Paschal Donohoe: I’m listening to Mike Scott and Beyoncé – an interesting development

Soundtrack of my Life: The gig-going Minister for Finance on his changing taste in music

I've probably listened to music less recently, because the last year has been dominated by my duties as Minister for Finance. But I've taken on a few musical projects to keep me going. The first one was to listen to every Bob Dylan album, and the most recent one is to work my way through The Beatles.

Still, my personal life has been understandably, and correctly, limited. It means I value music even more, and I think we need it more than ever, as a way of finding enjoyment and looking after ourselves right now.

I’m usually a big gig-goer. My formative moments as a person have been in Whelan’s and Vicar Street, venues like that. I’ve seen nearly all of the artists on my list at different points over the course of many years.

I saw Billie Eilish play Bad Guy during an afternoon slot at Glastonbury last year on the TV, and she was awesome. I was probably one of the last people to appreciate her

When I was younger I mostly liked acoustic guitar-based music like The Waterboys. Fisherman's Blues is still my favourite album of all time; Mike Scott is a pioneer. Their lyrics and insights were a deep appreciation of something universal, but they were combining it with extraordinary music that was so enjoyable. They managed to be totally serious yet light at the same time, and both dimensions fed off each other. That's a balance that's difficult to get right. You only see it with particular acts, and they're a group of bands that I listen to so regularly that they've become a part of who I am.


That’s also the reason I picked Cedarwood Road by U2. That song is about growing up on the northside of Dublin, the area that I live in and represent. They talk about big things, yet it’s an absolutely beautiful song.

As I’ve grown, and my life has changed, I’ve found my music tastes have gotten both poppier and rockier. It means I’m suddenly listening to Mike Scott and Beyoncé, which is an interesting development for me.

About a third of my choices seem to be Irish, but I should emphasise I have not picked them because they are Irish. I picked them because they're fantastic musicians who happen to be Irish. I love Ham Sandwich. I thought their last album, White Fox, was great. I'm a big fan of Julie Feeney too; I remember seeing her in a church in Phibsborough a few years ago.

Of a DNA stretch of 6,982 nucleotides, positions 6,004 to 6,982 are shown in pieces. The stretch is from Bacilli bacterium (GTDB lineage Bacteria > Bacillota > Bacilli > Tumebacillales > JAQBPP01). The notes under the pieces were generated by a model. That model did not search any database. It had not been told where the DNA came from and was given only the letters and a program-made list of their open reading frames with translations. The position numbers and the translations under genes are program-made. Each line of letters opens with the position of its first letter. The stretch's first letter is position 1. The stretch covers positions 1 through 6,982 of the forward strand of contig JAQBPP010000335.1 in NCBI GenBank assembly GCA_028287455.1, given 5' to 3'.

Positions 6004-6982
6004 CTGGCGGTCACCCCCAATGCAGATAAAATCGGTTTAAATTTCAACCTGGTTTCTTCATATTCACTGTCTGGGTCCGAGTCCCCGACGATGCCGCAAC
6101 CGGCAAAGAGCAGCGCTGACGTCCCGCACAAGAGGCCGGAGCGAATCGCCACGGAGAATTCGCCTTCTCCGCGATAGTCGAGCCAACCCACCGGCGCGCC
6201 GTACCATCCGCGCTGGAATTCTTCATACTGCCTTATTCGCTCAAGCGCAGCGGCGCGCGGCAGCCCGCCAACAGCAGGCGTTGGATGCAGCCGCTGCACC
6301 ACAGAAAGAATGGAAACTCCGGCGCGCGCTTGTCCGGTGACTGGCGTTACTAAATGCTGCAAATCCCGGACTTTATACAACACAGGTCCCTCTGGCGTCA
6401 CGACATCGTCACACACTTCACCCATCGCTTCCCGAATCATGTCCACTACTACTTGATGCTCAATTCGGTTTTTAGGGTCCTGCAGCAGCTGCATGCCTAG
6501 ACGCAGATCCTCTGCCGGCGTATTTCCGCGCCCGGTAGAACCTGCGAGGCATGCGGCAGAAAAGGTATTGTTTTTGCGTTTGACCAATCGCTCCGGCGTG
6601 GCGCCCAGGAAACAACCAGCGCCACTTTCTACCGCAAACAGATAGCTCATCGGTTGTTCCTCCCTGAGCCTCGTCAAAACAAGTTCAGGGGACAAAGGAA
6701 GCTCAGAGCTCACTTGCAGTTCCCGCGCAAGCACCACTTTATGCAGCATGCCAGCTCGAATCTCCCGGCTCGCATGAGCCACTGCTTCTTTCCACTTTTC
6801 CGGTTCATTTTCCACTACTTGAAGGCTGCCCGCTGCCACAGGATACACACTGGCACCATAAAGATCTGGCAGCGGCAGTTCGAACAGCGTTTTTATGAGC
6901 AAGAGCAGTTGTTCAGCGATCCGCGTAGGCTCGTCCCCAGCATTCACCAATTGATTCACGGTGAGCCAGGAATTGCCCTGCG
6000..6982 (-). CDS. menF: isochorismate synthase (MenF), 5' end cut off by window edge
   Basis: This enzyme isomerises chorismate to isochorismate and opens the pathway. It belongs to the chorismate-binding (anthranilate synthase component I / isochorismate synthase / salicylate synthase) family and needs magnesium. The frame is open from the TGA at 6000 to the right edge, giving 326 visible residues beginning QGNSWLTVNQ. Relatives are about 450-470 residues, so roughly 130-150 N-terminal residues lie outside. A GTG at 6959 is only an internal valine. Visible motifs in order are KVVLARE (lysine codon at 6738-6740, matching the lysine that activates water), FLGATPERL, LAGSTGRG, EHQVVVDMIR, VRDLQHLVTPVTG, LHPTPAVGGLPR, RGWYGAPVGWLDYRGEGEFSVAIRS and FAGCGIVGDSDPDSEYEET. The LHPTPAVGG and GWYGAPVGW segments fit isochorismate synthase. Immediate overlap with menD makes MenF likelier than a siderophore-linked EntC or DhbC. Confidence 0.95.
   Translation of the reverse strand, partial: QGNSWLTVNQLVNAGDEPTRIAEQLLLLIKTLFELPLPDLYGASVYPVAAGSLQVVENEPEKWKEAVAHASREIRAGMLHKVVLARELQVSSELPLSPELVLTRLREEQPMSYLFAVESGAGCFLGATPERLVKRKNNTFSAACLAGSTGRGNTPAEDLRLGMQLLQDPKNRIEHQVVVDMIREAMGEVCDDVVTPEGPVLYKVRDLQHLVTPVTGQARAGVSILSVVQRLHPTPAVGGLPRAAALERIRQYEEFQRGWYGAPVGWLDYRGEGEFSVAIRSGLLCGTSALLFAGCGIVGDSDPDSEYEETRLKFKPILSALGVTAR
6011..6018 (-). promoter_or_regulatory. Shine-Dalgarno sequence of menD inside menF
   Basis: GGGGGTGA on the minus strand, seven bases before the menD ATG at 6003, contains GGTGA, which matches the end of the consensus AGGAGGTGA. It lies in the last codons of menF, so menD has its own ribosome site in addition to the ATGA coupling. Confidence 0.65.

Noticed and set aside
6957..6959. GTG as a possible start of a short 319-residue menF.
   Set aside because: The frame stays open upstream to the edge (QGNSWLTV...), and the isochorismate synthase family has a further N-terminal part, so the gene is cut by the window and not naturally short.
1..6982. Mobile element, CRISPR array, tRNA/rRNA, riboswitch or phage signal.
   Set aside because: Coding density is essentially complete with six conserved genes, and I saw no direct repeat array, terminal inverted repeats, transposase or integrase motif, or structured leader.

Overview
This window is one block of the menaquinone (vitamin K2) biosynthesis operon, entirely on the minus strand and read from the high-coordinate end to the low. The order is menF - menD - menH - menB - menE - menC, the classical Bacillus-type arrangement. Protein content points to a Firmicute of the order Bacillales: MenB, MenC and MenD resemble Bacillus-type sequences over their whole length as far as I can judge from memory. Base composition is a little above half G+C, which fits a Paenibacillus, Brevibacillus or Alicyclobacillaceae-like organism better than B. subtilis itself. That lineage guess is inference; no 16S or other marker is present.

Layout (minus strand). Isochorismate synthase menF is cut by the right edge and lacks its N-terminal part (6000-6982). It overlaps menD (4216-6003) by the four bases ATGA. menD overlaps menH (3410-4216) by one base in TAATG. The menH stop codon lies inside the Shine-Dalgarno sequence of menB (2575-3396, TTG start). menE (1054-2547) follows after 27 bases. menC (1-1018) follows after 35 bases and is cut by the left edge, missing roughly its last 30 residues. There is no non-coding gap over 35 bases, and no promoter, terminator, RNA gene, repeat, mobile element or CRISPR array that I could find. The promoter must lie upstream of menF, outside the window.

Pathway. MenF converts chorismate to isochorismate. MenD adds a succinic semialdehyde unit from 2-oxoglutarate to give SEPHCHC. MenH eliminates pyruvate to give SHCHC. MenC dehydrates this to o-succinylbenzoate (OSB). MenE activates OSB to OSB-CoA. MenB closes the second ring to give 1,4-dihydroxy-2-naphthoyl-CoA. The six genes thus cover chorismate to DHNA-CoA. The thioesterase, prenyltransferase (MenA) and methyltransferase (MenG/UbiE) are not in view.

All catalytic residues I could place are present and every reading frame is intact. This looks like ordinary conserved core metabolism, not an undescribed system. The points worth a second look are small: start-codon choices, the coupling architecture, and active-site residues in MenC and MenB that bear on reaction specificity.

The song that's stuck with me the most during Covid is Choose Carefully, Emily by Oliver Cole. Ollie used to be the lead singer of the incredible Irish rock trio Turn. They were one of the best bands I've ever seen in my life, but he's moved on to more acoustic solo music now. In Choose Carefully, Emily, he's not only singing about his daughter Emily; he's also singing with Emily – and it's a gorgeous song. I have a vinyl copy of his album [Father, Brother, Son] in my office in the Department of Finance. So if you look over my shoulder on Zoom calls, you might see the Ollie Cole album in the background.

The next song on the list is Revelator by Gillian Welch, which is one of the most extraordinary songs in any genre. Listen to it and you'll know why.

I picked Bad Guy by Billie Eilish too. I saw her play the song during an afternoon slot at Glastonbury last year on the TV, and she was absolutely awesome. I was probably one of the last people to appreciate her, because she was already well on her way to becoming a superstar.

I have The Hold Steady’s brand new album, Open Door Policy, on heavy rotation at the moment. I was tempted to pick one of those songs for the list, but there’s something about Stuck Between Stations that I love. It’s the opening song from their album Boys and Girls in America, so it’s got a great energy to it. And if ever there was a band whose name is appropriate to where we are now…

In the coming months, music will continue to be central to us. I think it will be particularly joyful when any kind of live performance happens again. When do I think that will be? I have hopes, but I don't know for sure. We have a little bit more work to do with the disease and its progress, but we'll all meet again soon. – As told to Shilpa Ganatra